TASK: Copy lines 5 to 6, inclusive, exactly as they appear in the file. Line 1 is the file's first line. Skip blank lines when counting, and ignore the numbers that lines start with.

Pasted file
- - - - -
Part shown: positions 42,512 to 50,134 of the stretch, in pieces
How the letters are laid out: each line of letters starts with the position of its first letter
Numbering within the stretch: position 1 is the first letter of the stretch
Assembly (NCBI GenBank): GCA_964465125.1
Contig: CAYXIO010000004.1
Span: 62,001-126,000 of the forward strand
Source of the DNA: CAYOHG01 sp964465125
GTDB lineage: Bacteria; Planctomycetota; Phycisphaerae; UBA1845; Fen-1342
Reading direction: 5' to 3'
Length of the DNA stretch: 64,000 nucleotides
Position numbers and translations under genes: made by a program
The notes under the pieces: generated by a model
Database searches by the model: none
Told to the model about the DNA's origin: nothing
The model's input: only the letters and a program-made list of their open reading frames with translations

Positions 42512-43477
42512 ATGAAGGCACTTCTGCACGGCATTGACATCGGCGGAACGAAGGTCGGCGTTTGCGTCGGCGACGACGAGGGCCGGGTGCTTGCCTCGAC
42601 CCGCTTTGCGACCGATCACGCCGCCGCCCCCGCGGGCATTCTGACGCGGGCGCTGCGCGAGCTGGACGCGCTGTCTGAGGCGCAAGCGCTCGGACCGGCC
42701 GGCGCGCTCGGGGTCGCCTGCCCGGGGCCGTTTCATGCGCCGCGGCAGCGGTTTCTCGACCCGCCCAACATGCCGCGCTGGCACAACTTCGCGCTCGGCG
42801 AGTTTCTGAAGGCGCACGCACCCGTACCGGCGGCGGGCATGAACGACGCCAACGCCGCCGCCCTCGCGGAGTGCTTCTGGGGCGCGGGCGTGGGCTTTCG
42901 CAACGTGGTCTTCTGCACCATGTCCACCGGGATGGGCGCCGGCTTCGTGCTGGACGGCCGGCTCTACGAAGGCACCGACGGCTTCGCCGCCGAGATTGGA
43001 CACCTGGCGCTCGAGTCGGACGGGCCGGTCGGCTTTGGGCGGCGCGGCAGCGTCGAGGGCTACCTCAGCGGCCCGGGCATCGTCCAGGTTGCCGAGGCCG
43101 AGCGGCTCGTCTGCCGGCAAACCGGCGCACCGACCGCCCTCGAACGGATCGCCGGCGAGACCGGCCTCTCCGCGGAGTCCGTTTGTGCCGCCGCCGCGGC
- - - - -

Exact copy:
Contig: CAYXIO010000004.1
Span: 62,001-126,000 of the forward strand